Our findings suggest that the broad generalizations made by many presidential candidates can be misleading. These statements convey the message that substantial resources can be saved through prevention. Although some preventive measures do save money, the vast majority reviewed in the health economics literature do not. Careful analysis of the costs and benefits of specific interventions, rather than broad generalizations, is critical. Such analysis could identify not only cost-saving preventive measures but also preventive measures that deliver substantial health benefits relative to their net costs; this analysis could also identify treatments that are cost-saving or highly efficient (i.e., cost-effective).
The chart is interesting. I’m not so sure this is way to go: we are interested in the cost-effectiveness of preventive care, relative to palliative (or curative). This has dis-aggregated the studies along identified cost-effectiveness thresholds, but that is not what is of policy interest, surely. Moreover I see, in this, a big risk of Simpson’s paradox. Looking at the table they provide of “selected” studies, I also see a mis-match in the conditions to which preventive vs. palliative/curative care are being sorted. Can we compare colonoscopy screening with anti-retroviral treatment for HIV? ‘Cause I have a suspicion that is what might have occurred.
This is standard for systematic reviews: one is pulling together mis-matched data for retrospective analysis for which the data was never designed. This generates value-of-information problems across the board, and we ought to remember this as we ponder the results. Ultimately, too (and more importantly), I think this piece really mis-reads the point of so-called “socialised medicine”.
That said, the authors are up-front about their motive not being to solve the problem: they are commenting upon less-informed debate by Presidential candidates. Now, one (say, me) could easily reply that this is pointless: Presidential candidates are selling us themselves, not a policy – there is a big agency problem and we really shouldn’t take them too seriously. If a candidate trotted out his/her future cabinet and invited the country to openly and knowingly elect the lot of them, then I’d pay attention.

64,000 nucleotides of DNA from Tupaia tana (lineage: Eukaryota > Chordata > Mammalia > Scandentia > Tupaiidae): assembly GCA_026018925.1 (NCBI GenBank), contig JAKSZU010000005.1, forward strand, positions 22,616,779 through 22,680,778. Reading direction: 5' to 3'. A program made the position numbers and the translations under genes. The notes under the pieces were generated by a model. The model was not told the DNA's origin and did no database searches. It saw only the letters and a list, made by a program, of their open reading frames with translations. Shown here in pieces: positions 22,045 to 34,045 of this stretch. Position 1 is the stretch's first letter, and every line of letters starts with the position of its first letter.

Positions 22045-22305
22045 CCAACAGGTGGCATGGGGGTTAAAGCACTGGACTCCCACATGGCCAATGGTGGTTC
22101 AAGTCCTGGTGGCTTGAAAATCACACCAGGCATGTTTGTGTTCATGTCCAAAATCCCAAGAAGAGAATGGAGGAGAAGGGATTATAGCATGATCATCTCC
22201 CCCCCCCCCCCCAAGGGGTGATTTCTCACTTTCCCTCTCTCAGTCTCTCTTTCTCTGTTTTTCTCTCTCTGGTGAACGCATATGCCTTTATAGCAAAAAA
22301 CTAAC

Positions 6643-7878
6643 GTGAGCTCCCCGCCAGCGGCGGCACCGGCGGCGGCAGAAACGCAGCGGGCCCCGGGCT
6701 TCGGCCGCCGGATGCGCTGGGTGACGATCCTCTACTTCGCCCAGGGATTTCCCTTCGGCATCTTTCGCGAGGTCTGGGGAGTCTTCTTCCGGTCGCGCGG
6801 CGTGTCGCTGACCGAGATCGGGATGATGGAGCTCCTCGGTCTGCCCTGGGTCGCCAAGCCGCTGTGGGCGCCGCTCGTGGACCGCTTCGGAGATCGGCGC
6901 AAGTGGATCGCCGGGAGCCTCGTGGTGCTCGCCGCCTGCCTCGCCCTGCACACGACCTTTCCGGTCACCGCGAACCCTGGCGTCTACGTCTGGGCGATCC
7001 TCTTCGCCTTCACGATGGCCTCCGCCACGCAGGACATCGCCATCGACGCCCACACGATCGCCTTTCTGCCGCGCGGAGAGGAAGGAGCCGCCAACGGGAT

So says BusinessWeek.
Among Project 28’s problems: Wind and rain affect the cameras’ image quality. Radar has been unable to distinguish between mesquite bushes and clusters of people or animals. In early tests, the laptops in the patrol cars couldn’t take the jostling of rough terrain. And Boeing has had trouble bundling infrared images, radar scans, and ground sensor readings so that they reach the Border Patrol in time for agents to pursue targets. “It blows the mind, the issues they’ve had,” says Rosso. Boeing’s Bosick says the glitches have been “ironed out.”
Do fences ever work on borders anywhere? The threat of lethal force makes sealed-off borders such as the DMZ between the Koreas and the Palestinian-Israeli barrier highly unusual cases. Along the Strait of Gibraltar and around the Canary Islands, Spain built a chain of high-tech radar stations to deter migration from Africa—only to watch illegal-immigrant traffic flow to other sea lanes.
Ordinary Mexicans, meanwhile, seem unfazed by all the efforts to wall them out. Ramiro, who didn’t want to give his surname, is a 21-year-old born in the Mexican state of Guerrero. He was deported from Arizona in mid-January after police pulled his sister’s van over for expired license plates and discovered he was there illegally. Ramiro has lived in Phoenix since he was 7, and he has no intention of staying in Mexico, where he feels out of place. Scarfing down beans and rice at a charity shelter for migrants in Nogales, Mexico, Ramiro says he plans to head back to the U.S. in a couple of days. What about the new fence and a beefed-up Border Patrol? “I’ll just find a path around the fence, or I’ll climb it at night,” he says, shrugging. “There’s always a way to get around obstacles.”